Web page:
At the Farnborough Airshow today, aerospace giant Boeing unveiled Cascade, a new data modelling tool aimed at illustrating the most effective scenarios to help the commercial aviation industry achieve net zero emissions by 2050.
Developed in consultation with leading universities, the new tool quantifies the ability of various strategies and fuels to reduce emissions, appraising multiple pathways to decarbonize aviation. Cascade accounts for the emissions required to produce, distribute and use alternative energy carriers such as hydrogen, electricity, and Sustainable Aviation Fuels (SAF), assessing the full lifecycle impacts of various energy sources.
Boeing stated that it will use the new tool with airline operators, industry partners, and policymakers to inform when, where, and how different fuel sources intersect with new airplane designs.
Boeing Chief Sustainability Officer Chris Raymond said:
“There are multiple ways to a future where aviation has zero climate impact. We created Cascade on a foundation of credible data and analytical models to allow users to explore various pathways to net-zero. We think this model will help our industry visualize, for the first time, the real climate impact of each solution, from beginning to end, and to inform the most probable and effective strategies.”
The aviation industry has come under scrutiny as a significant source of greenhouse gas (GHG) emissions, responsible for 2-3% of global emissions, with that figure potentially rising dramatically over the coming decades if no action is taken. Several initiatives are being pursued in order to address the climate impact of the industry, typically involving efforts to improve aircraft efficiency, develop sustainable aviation fuels, or create aircraft utilizing low or zero carbon propulsion systems such as electric or hydrogen-based.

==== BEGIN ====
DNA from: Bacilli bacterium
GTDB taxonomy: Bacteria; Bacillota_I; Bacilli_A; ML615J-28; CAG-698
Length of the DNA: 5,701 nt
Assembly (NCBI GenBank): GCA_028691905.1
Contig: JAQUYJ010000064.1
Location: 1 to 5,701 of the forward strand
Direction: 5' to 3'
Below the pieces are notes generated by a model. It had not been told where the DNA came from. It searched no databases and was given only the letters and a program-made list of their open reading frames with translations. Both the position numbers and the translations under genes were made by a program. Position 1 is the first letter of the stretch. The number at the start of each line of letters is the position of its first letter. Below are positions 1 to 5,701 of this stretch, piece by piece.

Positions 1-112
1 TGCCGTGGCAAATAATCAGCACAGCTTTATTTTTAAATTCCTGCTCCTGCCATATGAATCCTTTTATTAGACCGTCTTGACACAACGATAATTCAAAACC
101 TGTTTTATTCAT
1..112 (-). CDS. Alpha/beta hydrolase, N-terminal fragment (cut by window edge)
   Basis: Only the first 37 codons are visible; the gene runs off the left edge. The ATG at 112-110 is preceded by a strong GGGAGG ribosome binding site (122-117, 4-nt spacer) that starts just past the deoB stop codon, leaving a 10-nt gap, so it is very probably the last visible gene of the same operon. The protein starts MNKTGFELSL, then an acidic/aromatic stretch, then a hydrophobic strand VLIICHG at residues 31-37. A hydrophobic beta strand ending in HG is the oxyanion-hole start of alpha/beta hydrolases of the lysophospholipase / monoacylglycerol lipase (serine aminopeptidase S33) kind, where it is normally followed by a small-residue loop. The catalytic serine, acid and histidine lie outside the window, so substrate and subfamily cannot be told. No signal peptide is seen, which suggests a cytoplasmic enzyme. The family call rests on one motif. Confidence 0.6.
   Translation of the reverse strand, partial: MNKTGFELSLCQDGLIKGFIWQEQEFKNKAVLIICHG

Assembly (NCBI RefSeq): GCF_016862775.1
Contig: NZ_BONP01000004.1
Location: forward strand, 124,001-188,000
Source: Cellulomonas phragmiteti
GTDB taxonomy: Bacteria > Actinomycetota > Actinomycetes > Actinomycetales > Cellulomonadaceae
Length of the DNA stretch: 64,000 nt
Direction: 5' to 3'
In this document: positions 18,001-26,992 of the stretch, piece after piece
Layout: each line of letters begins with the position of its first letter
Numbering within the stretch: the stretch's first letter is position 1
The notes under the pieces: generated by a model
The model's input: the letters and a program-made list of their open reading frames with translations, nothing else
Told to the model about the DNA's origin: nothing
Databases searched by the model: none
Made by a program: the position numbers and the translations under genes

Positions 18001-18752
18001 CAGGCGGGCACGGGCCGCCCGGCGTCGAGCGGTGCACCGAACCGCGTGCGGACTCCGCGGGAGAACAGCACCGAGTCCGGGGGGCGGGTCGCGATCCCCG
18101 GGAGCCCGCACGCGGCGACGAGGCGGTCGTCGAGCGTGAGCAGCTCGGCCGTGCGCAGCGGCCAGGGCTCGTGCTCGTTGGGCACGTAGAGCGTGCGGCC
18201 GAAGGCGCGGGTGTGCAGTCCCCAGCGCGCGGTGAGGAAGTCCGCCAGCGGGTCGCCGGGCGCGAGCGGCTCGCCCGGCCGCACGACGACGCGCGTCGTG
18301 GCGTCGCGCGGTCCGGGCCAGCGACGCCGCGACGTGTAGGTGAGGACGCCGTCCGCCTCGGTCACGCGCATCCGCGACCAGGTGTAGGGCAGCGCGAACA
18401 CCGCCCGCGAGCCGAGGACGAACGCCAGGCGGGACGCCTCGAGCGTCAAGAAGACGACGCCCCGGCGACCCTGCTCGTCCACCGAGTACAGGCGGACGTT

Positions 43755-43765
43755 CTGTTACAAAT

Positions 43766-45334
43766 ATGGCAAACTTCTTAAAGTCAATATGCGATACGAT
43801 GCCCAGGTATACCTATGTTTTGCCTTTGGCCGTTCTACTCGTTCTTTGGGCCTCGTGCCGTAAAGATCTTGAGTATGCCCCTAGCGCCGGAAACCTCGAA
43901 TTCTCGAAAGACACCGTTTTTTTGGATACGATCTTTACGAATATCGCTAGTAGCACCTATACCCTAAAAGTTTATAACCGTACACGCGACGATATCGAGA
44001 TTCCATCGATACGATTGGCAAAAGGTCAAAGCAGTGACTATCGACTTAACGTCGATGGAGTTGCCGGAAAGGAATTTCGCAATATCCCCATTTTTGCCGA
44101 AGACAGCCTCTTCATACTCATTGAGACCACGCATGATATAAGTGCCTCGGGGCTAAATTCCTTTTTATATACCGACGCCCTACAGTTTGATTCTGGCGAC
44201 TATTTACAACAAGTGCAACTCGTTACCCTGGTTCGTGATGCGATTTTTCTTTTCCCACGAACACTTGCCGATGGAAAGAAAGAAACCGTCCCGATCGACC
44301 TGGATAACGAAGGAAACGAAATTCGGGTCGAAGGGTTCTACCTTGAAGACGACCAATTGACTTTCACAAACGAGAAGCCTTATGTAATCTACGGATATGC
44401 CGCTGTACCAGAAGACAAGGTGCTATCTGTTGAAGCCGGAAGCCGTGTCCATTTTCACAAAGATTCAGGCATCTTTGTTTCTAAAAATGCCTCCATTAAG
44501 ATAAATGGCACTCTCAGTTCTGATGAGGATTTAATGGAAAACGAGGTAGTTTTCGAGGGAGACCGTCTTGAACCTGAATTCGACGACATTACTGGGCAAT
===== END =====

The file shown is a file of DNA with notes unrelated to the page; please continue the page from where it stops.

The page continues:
Using the new tool, Boeing is assessing decarbonization strategies including fleet renewal, energy sources such as SAF, hydrogen and electric propulsion, efficiency improvements and advanced technologies.
According to Raymond, Boeing’s analysis has indicated that SAF will be a key tool in efforts to reduce commercial aviation’s carbon footprint, and that “it will take a ‘SAF and’ approach and not a ‘SAF or’ approach to achieving net-zero by 2050.”
Boeing has pursued several of these pathways over the past few years, including announcing a goal early last year to deliver commercial airplanes capable and certified to fly on 100% SAF by 2030. In January 2022, Boeing announced a $450 million investment in advanced air mobility company Wisk, aimed at advancing the development of the company’s electric vertical take-off and landing (eVTOL) aircraft, currently on display at Farnborough. Boeing has also conducted a series of demonstrations with aircraft using hydrogen fuel cells and combustion engines.
Brian Yutko, Boeing chief engineer and vice president of Sustainability and Future Mobility, said:
“Our common goal is to enable the societal benefits of air transportation while reaching zero climate impact on our planet. To make that a reality, we believe it is best to learn and share our findings broadly, based on a foundation of data, scientific research and collaboration, as we work together to decarbonize aviation.”